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Relative Free Energy Function and Structural Theory of Thermoeconomics

This paper explores the advantages of using relative free energy instead of exergy to build a mathematical theory of thermodynamic costs to diagnose malfunctions in thermal systems. This theory is based on the definition of a linearized characteristic equation that represents the physical behavior of each component. The physical structure of the system described by its energy interrelationships is called “primal”, and its derivatives are the costs and consumptions. The obtained costing structure is the mathematical “dual” of its primal. The theory explains why the F and P cost assessment rules and any other suggestion may (or may not be) rational under a given disaggregation scheme. A result of the theory is a new thermodynamic function, called the relative free energy, and a new parameter called deterioration temperature due to a component’s deterioration cause, characterized by a h-s thermodynamic trajectory describing the effects on the exiting stream. The relative free energy function allows for an exact relationship between the amount of used resources and the increase in entropy generation caused by the deterioration path of the component. This function allows the obtaining of, for the first time, an appropriate characteristic equation for a turbine and a new definition of efficiency that does not depend on the environment temperature but on its deterioration temperature. Also, costing with relative free energy instead of exergy may open a new path for more precise and straightforward assessments of component deteriorations.

Antonio Valero Capilla and César Torres Cuadra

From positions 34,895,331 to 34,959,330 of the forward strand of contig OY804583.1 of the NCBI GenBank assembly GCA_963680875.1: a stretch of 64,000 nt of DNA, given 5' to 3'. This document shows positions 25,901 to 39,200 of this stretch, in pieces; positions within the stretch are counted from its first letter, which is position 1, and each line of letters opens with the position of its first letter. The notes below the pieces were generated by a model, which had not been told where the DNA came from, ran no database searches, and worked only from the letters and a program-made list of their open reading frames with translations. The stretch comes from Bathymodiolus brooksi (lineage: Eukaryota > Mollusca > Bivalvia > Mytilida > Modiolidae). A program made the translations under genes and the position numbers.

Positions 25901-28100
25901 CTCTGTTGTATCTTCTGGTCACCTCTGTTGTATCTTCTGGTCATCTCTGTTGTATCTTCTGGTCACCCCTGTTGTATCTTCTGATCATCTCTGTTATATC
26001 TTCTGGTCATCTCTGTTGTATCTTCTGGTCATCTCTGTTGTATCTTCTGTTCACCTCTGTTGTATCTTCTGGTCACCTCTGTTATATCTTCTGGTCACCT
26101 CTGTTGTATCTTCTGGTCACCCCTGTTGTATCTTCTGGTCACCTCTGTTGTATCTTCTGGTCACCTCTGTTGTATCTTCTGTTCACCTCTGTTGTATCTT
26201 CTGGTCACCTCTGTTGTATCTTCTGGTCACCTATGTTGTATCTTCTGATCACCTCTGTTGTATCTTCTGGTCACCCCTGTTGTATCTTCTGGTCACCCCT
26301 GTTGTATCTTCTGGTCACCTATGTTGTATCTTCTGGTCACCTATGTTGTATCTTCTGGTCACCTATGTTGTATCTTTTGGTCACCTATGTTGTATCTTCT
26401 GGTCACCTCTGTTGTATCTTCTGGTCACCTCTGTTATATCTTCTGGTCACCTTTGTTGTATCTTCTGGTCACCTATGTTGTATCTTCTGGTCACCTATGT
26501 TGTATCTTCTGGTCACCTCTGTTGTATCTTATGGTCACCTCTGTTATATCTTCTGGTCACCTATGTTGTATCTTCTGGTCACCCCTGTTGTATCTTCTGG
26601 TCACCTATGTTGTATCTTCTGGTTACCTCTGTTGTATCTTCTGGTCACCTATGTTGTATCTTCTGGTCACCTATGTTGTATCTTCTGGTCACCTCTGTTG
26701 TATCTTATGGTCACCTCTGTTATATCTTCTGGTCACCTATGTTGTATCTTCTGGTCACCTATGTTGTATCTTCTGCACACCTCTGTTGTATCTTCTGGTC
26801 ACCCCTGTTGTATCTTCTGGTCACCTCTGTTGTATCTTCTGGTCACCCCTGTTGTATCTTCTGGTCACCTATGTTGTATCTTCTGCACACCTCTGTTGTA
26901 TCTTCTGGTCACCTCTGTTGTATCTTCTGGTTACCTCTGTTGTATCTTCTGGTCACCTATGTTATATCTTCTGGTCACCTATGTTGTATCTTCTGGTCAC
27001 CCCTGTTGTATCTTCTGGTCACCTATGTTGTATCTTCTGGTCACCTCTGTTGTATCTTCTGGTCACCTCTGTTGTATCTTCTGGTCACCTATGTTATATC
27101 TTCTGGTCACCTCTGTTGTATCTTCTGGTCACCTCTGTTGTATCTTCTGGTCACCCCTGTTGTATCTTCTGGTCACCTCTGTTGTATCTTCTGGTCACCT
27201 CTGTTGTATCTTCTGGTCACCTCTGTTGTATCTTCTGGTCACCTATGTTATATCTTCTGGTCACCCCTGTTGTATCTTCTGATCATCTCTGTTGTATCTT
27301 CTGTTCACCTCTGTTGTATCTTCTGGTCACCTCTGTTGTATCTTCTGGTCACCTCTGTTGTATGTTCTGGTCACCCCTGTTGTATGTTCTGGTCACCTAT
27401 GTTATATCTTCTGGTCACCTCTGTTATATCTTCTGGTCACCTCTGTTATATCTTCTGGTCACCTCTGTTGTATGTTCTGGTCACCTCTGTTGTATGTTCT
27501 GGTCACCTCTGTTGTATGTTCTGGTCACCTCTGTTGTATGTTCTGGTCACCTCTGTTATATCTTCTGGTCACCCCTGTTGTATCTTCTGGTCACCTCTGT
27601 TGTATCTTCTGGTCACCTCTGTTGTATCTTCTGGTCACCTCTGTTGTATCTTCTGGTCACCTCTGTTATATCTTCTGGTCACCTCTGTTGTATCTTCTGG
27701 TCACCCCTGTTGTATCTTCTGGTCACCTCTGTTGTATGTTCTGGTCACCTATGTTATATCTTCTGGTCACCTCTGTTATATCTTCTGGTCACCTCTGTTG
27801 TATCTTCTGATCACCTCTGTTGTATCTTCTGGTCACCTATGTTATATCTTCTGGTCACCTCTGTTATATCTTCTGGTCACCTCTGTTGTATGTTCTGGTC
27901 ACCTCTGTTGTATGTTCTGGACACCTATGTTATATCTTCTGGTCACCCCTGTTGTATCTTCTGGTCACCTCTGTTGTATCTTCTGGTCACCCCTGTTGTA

2020

This paper explores the advantages of using relative free energy instead of exergy to build a mathematical theory of thermodynamic costs to diagnose malfunctions in thermal systems. This theory is based on the definition of a linearized characteristic equation that represents the physical behavior of each component. The physical structure of the system described by its energy interrelationships is called “primal”, and its derivatives are the costs and consumptions. The obtained costing structure is the mathematical “dual” of its primal. The theory explains why the F and P cost assessment rules and any other suggestion may (or may not be) rational under a given disaggregation scheme. A result of the theory is a new thermodynamic function, called the relative free energy, and a new parameter called deterioration temperature due to a component’s deterioration cause, characterized by a h-s thermodynamic trajectory describing the effects on the exiting stream. The relative free energy function allows for an exact relationship between the amount of used resources and the increase in entropy generation caused by the deterioration path of the component. This function allows the obtaining of, for the first time, an appropriate characteristic equation for a turbine and a new definition of efficiency that does not depend on the environment temperature but on its deterioration temperature. Also, costing with relative free energy instead of exergy may open a new path for more precise and straightforward assessments of component deteriorations.

https://www.mdpi.com/1996-1073/13/8/2024



Energies

13

8

2024

DOI http://dx.doi.org/10.3390/en13082024

  • Structural Theory
  • Relative Free Energy
  • Thermoeconomic analysis
  • Exergy Cost Theory

April


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